Finally, I want to commend my colleagues for their respectful, thoughtful and heartfelt discussion on this very difficult issue tonight. Commissioner Fewer deserves special mention for going first and taking the most heat for her passionate and forthright stance. Her actions tonight took great courage, and made it a little easier for everyone else to stand with her.

But wait there’s more! Transportation policy update

We were all pretty much in a daze after taking the required four (count ‘em, four!) votes on the various aspects of the layoffs, so it came as a surprise to me that a lengthy update on General Education transportation policy had also been scheduled for tonight’s meeting — somehow I missed it in the agenda!

But this was an important update as well — many more schools will see transportation cuts next year according to the schedule first announced in December 2010.  The following elementary schools are expected to lose transportation entirely in the 2012-13 school year, subject to final approval in mid-March: Alamo, Argonne, Buena Vista, Cleveland, El Dorado, Glen Park, Hillcrest, Lafayette, McKinley, New Traditions, Ortega, Parks, Redding, Sheridan, Starr King, Stevenson, Taylor, Tenderloin, Ulloa, Vis Valley.

A number of other schools will gain routes, in order to maintain or expand access to specific citywide programs (language immersion, K-8) from CTIP-1 neighborhoods.

For those seeking more information about ongoing transportation cuts/realignment, here is the Powerpoint presented to the Board this evening.

Meeting recap: January 24, 2012

On tonight’s agenda:

  • A resolution commemorating the 100th anniversary of the San Francisco Unified School District’s PTA (the organization’s celebration of that anniversary will be held February 10 at Patio Espanol — more details here – PDF);
  • Highlights of the school district’s (and its partners’) celebration of Black History month this February  — events include the African American Read In,  the African American Honor Roll celebration honoring 1,200 African-American SFUSD students with a GPA of 3.0 or better (February 29 at St. Mary’s Cathedral, 6 p.m. $10 donation requested), as well as the annual oratory contest sponsored by the San Francisco Alliance of Black School Educators (Feb. 25 at Thurgood Marshall High School, 8 a.m. to 12 noon);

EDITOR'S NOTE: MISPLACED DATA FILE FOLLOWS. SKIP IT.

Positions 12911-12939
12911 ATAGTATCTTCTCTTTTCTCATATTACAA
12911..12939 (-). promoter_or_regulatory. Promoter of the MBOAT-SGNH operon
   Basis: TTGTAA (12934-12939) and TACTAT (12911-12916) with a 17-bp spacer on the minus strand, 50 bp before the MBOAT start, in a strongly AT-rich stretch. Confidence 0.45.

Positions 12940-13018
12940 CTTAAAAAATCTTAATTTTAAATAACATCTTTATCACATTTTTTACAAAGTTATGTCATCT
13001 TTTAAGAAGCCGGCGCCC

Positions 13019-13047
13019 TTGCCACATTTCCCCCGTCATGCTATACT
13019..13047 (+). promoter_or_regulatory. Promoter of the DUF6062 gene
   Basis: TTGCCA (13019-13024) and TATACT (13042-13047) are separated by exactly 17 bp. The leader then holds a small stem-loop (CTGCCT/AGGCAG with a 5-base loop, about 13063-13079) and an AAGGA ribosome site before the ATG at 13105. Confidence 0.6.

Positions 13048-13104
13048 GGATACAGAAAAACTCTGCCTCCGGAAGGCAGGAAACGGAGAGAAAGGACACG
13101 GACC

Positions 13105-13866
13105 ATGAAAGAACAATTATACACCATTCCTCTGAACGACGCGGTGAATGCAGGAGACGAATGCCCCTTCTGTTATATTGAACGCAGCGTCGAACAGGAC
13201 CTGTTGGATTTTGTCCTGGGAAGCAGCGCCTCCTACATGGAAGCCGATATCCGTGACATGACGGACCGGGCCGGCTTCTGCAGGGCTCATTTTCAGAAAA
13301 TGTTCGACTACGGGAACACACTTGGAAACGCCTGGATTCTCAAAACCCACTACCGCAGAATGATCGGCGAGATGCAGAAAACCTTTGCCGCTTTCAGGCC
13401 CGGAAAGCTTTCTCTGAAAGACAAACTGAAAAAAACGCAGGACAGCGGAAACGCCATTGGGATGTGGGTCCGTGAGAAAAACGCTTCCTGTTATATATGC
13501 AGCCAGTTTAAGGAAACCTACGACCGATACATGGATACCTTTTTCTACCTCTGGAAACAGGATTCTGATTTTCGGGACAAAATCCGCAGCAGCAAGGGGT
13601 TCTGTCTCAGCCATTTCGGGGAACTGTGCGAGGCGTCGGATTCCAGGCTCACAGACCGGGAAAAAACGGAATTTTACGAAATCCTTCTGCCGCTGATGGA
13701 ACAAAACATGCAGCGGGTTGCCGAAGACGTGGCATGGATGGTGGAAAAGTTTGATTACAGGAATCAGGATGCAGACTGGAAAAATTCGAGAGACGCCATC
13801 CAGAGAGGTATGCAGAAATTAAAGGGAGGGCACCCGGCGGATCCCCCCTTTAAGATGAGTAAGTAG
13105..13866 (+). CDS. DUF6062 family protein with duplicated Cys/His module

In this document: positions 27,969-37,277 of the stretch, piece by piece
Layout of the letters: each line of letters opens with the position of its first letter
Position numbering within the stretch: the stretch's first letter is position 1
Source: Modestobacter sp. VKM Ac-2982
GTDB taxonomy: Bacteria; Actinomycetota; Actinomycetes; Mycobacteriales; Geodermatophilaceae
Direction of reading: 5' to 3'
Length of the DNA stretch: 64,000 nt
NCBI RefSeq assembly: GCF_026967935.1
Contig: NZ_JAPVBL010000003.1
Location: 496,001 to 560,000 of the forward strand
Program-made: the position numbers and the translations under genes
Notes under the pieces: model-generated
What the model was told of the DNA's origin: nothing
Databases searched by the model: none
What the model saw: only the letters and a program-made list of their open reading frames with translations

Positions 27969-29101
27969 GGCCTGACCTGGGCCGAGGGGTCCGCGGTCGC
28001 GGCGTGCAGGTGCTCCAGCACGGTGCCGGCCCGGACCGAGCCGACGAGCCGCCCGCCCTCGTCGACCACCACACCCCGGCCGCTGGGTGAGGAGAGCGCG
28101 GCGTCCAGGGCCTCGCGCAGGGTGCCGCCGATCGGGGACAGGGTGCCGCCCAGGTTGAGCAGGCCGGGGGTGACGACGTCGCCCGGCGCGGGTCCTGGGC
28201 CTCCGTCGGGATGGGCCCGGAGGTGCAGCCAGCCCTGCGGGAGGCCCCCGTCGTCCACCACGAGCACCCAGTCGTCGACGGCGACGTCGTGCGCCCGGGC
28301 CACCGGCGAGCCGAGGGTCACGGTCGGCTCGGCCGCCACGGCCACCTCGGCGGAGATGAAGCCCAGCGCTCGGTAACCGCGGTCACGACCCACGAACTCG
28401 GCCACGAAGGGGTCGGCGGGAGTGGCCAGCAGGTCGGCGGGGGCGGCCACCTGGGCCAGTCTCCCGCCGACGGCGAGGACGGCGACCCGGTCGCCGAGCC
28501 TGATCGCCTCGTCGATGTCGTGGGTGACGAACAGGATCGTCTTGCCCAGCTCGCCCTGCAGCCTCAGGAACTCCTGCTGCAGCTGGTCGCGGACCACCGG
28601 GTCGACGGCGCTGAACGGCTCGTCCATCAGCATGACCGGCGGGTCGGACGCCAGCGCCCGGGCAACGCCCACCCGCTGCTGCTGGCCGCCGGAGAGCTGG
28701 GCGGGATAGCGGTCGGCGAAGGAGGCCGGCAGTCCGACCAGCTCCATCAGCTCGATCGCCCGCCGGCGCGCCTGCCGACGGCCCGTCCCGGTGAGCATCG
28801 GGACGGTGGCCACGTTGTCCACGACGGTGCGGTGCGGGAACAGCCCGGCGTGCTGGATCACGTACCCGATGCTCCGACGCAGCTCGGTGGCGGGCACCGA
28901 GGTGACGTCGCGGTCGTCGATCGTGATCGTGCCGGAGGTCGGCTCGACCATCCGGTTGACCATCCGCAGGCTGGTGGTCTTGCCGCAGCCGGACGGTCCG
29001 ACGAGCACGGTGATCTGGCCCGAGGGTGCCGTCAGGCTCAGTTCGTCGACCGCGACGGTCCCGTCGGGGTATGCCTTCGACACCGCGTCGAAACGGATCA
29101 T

• “Sunshining” of proposals and counter-proposals for contract negotiations with United Administrators of San Francisco and United Educators of San Francisco;
  • Approval of the annual spending plan for the Public Education Enrichment Fund (PEEF) — Commissioners reviewed the plan at last week’s Committee of the Whole meeting, and heard testimony from members of the PEEF Comunity Advisory Committee suggesting that three activities (teacher recruitment, custodial services for early education centers and funding for the district’s new formative assessments) should be funded with other monies (district staff wrote a response to that report here). For more information and lots more documents, visit the  PEEF web site, which asks for a password but seems to let you in if you just click cancel. In the end, the Board appreciated the input but supported the original spending plan suggested by staff.;
  • Review and approval of the district’s annual independent financial audit — there were two minor findings related to attendance accounting in the district’s early education and afterschool programs, but the independent auditor expressed confidence that the findings were being addressed, and commended staff for a growing string of clean audit reports;